BlackVeatch Colleagues on Lead Service Line
Replacement Options for cities, pp.4-5. Mark
Gibson, of the American Chemistry Council
highlights Dr. Joe Cotruvos new treatise on
the Legionella threat in your city, p.
6. Stantec Releases New Financial Analysis
Tool Stantec VP David Goldwater provides
information on Stantecs Financial Analysis
Management System (FAMS) puts your communitys
financial data at your fingertips, anytime,
anywhere, p. 6. City Water Project West
Sacramento Engineering expert Greg Baird
describes how the City of West Sacramento (CA)
set important criteria for pipe replacement,
pp. 7-8. Perspective The EPAs proposed Lead
and Copper Rule for drinking water will
eventually require much more local attention,
and what are the steps and missteps ahead?
120water group has a road map that works, p. 9.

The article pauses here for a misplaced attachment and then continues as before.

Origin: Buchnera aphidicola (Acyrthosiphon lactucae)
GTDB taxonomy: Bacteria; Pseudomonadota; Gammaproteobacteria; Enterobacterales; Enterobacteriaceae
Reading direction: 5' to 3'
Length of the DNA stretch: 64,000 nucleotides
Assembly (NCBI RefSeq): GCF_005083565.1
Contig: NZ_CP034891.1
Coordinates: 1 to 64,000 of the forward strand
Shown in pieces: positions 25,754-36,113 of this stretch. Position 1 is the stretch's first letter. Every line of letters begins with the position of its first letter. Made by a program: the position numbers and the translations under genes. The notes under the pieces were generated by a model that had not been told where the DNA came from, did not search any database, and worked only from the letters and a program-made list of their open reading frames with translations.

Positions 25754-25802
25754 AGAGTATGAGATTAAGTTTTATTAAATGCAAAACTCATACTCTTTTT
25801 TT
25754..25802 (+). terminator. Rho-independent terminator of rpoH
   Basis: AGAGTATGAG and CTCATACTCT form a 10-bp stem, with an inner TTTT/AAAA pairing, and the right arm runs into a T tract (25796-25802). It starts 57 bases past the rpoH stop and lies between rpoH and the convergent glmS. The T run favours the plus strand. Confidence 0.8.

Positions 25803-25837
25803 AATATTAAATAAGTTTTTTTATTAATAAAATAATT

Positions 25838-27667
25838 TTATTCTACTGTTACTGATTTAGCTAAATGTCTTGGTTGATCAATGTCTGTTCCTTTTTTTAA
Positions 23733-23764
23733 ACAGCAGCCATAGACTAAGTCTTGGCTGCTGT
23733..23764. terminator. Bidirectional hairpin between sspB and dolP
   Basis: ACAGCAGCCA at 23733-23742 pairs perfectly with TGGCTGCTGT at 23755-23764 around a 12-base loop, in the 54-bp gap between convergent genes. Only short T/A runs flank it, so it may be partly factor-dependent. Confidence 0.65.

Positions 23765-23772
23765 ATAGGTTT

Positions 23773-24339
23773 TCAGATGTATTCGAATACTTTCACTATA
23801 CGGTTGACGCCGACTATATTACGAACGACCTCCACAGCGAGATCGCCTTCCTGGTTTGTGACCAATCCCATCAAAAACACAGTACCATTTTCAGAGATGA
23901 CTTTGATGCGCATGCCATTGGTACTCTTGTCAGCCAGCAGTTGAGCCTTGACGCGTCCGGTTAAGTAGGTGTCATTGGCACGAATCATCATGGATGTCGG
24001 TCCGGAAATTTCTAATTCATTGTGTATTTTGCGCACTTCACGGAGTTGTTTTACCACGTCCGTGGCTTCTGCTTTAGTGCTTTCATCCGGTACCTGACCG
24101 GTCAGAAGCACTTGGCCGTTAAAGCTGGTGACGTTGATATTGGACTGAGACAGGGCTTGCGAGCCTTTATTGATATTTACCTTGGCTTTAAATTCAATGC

Cities Must Drive Community Values and Protect
the Future of Their Communities A Reflection on
Water Pipe Replacement and Affordability and
Selecting PVC for Longevity, Quality and
Price. By Gregory M. Baird
Researching water infrastructure stories across
the US provides an understanding of the
important decisions that community leaders have
made to plan for their growing cities in the
face of many economic, social, geographical and
political challenges. In exploring the West
Coast, we have California which is the
most populous state and the third largest by
area after Alaska and Texas and divided into 58
counties and
the workforce to the sustainability of the
infrastructure. This is especially true for the
water infrastructure. The City incorporated and
assumed ownership and responsibility for the
operation of the water system from the East Yolo
Community Services District, which had purchased
the system in 1983 from the Washington Water and
Light Company, a subsidiary of Citizens Utilities
Company of California. Since its incorporation,
the City has made major improvements, the most
significant being the construction of a
treatment plant in 1987-1988, and plant
expansion in 2003-2004 which enabled the city to
switch to surface water over groundwater. The
City of West Sacramento believes water